Opinion | Civil Rights

The slippery slope of trying to curb 'extremist' speech

The views expressed by contributors are their own and not the view of The Hill

The world watched in horror as a deranged killer live-streamed himself murdering Muslims attending two mosques in New Zealand. In the wake of the shooting, many have called for tighter restrictions on "extremist" speech by government.

The leaders of New Zealand and France have drafted the "Christchurch Call to Action," a nonbinding resolution that urges greater restriction of "extremist" speech and content. Many of our closest allies, such as Canada, Germany and the United Kingdom, signed on to this resolution, as have tech companies such as Amazon, Google and Microsoft.

But there was one notable hold-out: The United States government refused to sign on. That decision triggered an avalanche of critical media commentary, but it was the right thing to do if we are going to stand up for the value of free speech.  

Even though the Christchurch Call is nonbinding, it represents a dangerous step towards more heavy-handed government censorship. The problem is that the concept of "extremism" is highly subjective and malleable. Policies attempting to ban "extreme" speech will almost always lead to censorship. Even if it stems from good intentions, any effort to ban speech will be infected with bias.  

We tend to see things we agree with as normal and desirable, and the things we disagree with as abnormal, crazed or even threatening. During the 1950s, the U.S. government engaged in an inquisition against Americans with left-wing political views that could be labeled "pro-communist." Today, some argue that the opposition to gay marriage or the denial that climate change is a crisis are similarly extremes. Others argue that some kinds of speech critical of the state of Israel is anti-Semitic hate speech. In other words, be careful what you wish for because chances are that what you hold dear eventually will be labeled as "extremism" by someone else. 

The Russian government's crusade against "extremism" provides a particularly vivid example of how the concept can be used and abused. To combat Islamic terrorism, Russia enacted a law banning "extremist" material. But this law has been abused to stifle religious freedom and to purge debate critical of President Putin. Sacred texts such as the Bhagavad Gita or specific translations of the Qur'an were placed on the list, sparking a global backlash.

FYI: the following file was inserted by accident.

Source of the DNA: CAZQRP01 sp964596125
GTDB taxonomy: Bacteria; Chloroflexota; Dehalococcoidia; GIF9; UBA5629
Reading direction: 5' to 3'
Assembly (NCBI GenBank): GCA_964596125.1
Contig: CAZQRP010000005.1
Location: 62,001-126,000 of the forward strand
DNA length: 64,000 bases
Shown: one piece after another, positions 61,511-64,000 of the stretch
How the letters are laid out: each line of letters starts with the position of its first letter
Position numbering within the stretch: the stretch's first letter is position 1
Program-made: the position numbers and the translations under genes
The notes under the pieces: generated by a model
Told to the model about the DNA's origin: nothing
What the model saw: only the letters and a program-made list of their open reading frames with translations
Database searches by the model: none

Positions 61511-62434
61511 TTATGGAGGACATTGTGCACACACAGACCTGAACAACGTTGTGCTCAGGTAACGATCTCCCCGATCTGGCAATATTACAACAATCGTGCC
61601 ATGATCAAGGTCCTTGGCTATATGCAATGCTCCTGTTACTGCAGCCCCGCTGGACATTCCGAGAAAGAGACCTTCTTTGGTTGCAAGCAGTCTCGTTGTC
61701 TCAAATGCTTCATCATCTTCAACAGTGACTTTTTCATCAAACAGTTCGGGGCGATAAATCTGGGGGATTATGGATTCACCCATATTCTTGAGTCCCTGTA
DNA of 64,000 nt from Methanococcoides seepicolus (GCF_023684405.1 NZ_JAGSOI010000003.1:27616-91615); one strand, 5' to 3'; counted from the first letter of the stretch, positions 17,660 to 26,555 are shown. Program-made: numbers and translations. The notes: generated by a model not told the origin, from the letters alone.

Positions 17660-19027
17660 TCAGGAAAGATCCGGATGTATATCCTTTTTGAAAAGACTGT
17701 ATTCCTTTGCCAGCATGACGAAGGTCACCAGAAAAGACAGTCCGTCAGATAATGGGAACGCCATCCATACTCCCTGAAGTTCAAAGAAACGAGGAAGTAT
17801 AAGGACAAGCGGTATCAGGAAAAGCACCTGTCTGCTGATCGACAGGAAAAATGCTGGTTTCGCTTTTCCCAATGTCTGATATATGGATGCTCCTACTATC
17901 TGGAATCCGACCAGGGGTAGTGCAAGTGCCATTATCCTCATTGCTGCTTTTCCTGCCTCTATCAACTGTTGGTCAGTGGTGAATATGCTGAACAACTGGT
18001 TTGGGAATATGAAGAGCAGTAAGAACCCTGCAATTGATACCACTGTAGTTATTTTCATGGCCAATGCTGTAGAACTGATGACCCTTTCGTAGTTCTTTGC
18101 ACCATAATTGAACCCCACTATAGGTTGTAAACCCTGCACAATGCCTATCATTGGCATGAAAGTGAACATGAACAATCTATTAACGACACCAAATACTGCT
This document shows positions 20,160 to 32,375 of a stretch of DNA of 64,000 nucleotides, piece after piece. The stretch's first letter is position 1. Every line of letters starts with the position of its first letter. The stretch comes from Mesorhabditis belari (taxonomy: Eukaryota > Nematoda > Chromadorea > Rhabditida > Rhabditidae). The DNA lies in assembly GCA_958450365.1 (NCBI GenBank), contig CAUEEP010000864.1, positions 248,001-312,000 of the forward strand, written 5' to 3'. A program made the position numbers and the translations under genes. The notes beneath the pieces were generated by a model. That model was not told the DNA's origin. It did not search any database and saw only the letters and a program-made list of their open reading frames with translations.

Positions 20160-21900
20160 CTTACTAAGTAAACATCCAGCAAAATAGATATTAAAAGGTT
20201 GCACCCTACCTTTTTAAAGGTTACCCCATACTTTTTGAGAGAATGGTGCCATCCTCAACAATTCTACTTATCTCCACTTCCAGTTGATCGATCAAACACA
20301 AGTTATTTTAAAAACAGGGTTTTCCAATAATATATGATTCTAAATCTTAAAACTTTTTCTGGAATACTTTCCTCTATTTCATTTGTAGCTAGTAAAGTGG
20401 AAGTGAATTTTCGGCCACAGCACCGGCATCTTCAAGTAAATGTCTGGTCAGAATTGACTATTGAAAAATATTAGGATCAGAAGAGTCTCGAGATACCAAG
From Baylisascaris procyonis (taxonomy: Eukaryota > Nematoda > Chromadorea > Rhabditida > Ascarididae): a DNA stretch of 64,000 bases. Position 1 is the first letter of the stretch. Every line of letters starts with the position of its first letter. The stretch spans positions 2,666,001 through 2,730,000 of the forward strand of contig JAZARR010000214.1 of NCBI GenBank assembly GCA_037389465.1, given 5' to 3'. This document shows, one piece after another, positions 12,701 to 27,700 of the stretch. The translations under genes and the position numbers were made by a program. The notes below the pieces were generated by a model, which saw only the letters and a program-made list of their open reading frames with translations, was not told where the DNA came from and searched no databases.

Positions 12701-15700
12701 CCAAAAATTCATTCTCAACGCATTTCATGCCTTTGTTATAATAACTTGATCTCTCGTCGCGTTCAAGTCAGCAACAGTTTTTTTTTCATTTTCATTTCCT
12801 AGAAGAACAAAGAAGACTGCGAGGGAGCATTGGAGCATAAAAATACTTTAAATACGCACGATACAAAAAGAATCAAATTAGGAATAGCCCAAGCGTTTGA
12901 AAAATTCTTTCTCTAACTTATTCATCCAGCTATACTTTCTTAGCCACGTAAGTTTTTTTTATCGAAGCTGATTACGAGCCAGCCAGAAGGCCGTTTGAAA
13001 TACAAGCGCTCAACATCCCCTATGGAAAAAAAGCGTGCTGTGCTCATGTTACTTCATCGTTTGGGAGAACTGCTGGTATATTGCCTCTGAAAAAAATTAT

And when Russian punk rock band Pussy Riot engaged in a Moscow protest performance, the government banned their video and prosecuted those who sold t-shirts or put up posters of the band. Russian prosecutors even considered bringing charges against eBay for allowing the shirts to be sold on the company's platform. And more comically, Russian officials even banned episodes of popular TV shows such as "South Park" or "The Simpsons."

The framers of our Constitution understood that it is human nature to attempt to use government power to censor those we disagree with. They had witnessed bloody wars fought over religious and political differences. Accordingly, they enacted the First Amendment, which stands decisively for the principle that the government cannot punish or exclude individuals based on their speech, association or religious exercise.

They recognized that government censorship is incompatible with human rights. They understood that rather than giving government bureaucrats the power to regulate speech, a free society required room for vigorous political debate and the expression of even ideas we find hateful, deeply offensive or extreme. 

There is also little evidence that government action to censor "extremist" speech works. To the contrary, Europe has long banned "extremist" speech, such as Holocaust denial. But this has only driven such speech further underground and created a martyr complex among the adherents of these ideas. Thus, the censorious urge is as counterproductive as it is contrary to civil liberties.

That's why it is deeply disappointing to see tech companies such as Facebook calling for global internet regulations and the establishment of transnational bodies tasked with determining what is "extreme." We should not trust governments, let alone international organizations, to decide what speech is acceptable and what speech is too "extreme." Instead, we should expect that reasoned debate in a free marketplace of ideas ultimately will prevail.

Extremism - whatever that may mean - may be a growing problem, but restricting speech is the truly extreme and inappropriate solution. The United States is right to resist the call to censor, even if it means standing alone.  

Daniel Ortner is an attorney with Pacific Legal Foundation, which litigates nationwide to achieve court victories enforcing the Constitution's guarantee of individual liberty.

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